Smoother, Simpler, Smarter Stock Content
By Jerry Silverman
Adobe Stock and the Public Sector
Designers know the value of stock content. It’s fast and convenient to use, costs less than creating custom content, and is available in a huge variety to serve almost any design. When stock content is repurposed over time, it can be an investment rather than an expense.
But realizing the efficiencies of stock content is not always so easy, especially for the public sector.
Agencies can experience inefficiencies
Designers in both public and private sectors are shackled by the awkwardness of finding and using stock content. Incorporating content requires logging into one of the big stock content providers, searching for the right image, and downloading a watermarked copy to a server or a desktop. Those pieces of placeholder content end up on hard drives, collecting digital dust and eating up space whether they are eventually purchased or not.
After a piece of content is purchased, public agencies face a unique challenge in using licenses the way they need without violating license agreements. Designers and asset managers may have access to a piece of content but not know the restrictions on number or manners of permitted use. Staying in compliance adds another delay to the already sticky problem of publishing content in an environment that already contains a lot of bureaucratic processes.
Adobe Stock simplifies stock content
Now there’s an easier way. Instead of emailing an entire work team or sifting through a massive archive filled with stale or outmoded content to find a set with the right lenses, colorcast, resolution, and so on, designers can use Adobe Stock to insert exactly the right placeholder graphics straight from their Creative Cloud layout tool. The graphic populates the design in seconds and can be licensed directly from the app itself. Designers can use Adobe Stock from any device; since content is stored in the cloud, any smartphone or tablet can display stock content of any size.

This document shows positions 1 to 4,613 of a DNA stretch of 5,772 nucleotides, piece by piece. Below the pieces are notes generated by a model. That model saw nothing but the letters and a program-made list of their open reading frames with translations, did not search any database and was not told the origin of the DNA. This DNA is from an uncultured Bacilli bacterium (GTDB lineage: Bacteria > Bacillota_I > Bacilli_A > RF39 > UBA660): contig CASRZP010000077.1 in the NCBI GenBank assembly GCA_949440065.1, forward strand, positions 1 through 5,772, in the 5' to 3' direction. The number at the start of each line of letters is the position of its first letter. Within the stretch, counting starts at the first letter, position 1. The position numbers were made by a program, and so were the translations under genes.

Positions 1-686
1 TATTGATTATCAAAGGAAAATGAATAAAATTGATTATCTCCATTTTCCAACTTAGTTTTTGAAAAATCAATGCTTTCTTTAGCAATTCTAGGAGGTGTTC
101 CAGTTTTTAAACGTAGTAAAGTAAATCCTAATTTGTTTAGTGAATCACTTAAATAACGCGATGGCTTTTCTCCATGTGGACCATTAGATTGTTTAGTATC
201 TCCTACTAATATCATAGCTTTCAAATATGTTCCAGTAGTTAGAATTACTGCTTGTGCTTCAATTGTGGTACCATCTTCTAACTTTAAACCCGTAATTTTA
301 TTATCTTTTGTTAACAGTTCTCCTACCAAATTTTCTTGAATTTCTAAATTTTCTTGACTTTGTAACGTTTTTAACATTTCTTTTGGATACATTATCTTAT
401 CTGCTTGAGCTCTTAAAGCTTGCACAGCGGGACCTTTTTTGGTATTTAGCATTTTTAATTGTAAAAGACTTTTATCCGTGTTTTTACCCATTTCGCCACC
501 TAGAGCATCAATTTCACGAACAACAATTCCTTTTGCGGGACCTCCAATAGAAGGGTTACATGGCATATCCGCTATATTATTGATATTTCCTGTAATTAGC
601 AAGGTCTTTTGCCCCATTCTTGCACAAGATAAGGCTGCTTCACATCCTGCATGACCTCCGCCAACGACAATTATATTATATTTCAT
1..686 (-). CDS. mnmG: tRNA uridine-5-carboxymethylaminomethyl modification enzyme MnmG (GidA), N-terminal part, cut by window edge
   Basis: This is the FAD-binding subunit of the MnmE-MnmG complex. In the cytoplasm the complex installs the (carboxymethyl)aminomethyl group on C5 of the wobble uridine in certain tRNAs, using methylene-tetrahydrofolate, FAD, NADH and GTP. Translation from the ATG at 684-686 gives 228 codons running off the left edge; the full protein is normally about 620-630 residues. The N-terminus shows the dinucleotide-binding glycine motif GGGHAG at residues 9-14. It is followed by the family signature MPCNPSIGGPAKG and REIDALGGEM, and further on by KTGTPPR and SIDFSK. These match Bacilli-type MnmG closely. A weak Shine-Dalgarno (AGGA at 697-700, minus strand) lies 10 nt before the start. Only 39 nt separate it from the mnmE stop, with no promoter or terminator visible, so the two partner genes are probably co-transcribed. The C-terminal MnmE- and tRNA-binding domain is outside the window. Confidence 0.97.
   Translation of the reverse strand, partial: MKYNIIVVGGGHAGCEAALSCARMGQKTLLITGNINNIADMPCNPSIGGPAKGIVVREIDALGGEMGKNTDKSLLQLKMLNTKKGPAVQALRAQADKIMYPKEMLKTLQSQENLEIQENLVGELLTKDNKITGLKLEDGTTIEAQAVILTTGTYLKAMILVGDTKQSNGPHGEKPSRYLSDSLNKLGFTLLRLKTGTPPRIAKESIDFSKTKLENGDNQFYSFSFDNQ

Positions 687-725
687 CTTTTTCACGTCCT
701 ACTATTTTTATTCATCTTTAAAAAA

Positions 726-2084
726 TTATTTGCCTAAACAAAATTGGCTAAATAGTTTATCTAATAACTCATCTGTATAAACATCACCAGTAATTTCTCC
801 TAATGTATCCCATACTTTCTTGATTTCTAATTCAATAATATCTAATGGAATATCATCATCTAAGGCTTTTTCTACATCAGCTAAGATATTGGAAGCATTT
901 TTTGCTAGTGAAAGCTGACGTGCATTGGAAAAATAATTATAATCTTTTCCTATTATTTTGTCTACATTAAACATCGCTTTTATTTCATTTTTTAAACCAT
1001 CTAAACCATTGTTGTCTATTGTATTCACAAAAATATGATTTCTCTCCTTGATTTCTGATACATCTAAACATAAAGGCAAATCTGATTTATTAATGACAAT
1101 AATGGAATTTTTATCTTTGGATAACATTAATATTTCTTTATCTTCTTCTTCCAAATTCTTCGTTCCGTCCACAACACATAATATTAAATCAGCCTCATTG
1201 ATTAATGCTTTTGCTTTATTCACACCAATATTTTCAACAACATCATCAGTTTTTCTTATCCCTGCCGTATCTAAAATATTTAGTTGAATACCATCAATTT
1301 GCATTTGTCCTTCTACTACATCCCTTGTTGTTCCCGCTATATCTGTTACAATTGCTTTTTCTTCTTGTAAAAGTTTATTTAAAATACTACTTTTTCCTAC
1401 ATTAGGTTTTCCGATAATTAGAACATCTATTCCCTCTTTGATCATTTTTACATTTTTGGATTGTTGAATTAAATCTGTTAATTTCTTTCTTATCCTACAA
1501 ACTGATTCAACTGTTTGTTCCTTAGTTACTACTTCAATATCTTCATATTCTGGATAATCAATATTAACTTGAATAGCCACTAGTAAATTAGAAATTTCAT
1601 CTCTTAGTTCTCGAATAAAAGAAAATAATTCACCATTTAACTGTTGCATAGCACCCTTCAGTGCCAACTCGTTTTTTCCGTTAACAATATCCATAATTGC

Using Adobe Stock is more than just convenient; it’s in line with the standards developed the U.S. Digital Service and 18F to help designers create the best online experiences for their users.
Stock content and the U.S. Web Design Standards
The standards are based on four principles:
- Make the best thing the easiest thing
- Design for flexibility
- Reuse, reuse, reuse
- Accessibility out of the box
Stock content is both easy to use and generally high in quality. It can be used to deliver creatively consistent designs without being boringly uniform because it allows designers to customize as much as desired. Of course, stock content is reusable, and Adobe Stock makes licensing so simple that reuse is not only possible, it’s practical. And because Adobe Stock is part of the Creative Cloud, final designs that are converted to PDFs can be checked for accessibility in Adobe Acrobat DC.
Disrupting the practice of design
With the launch of Adobe Stock, designers in the public sector have a better way to obtain and use stock content. The massive inventory ensures that a visually consistent set of content is likely to be available for every asset. Placeholder content is stored in the cloud, so there’s no wasted space on internal hard drives. Agencies are saved from worry about violating license agreements because licenses are obtained directly through the layout tool and compliance is built in.
Adobe Stock was built in response to the ways designers and asset managers do their work. Traditional stock content sites were built around the way databases work. Compare the ease and flexibility of Adobe Stock with the traditional methods of visiting one or more big stock content sites and going through all the steps to find and deploy an asset. Adobe Stock is so convenient that it’s going to change the way designers work. And when something changes the way we work, it’s more than convenient—it’s revolutionary.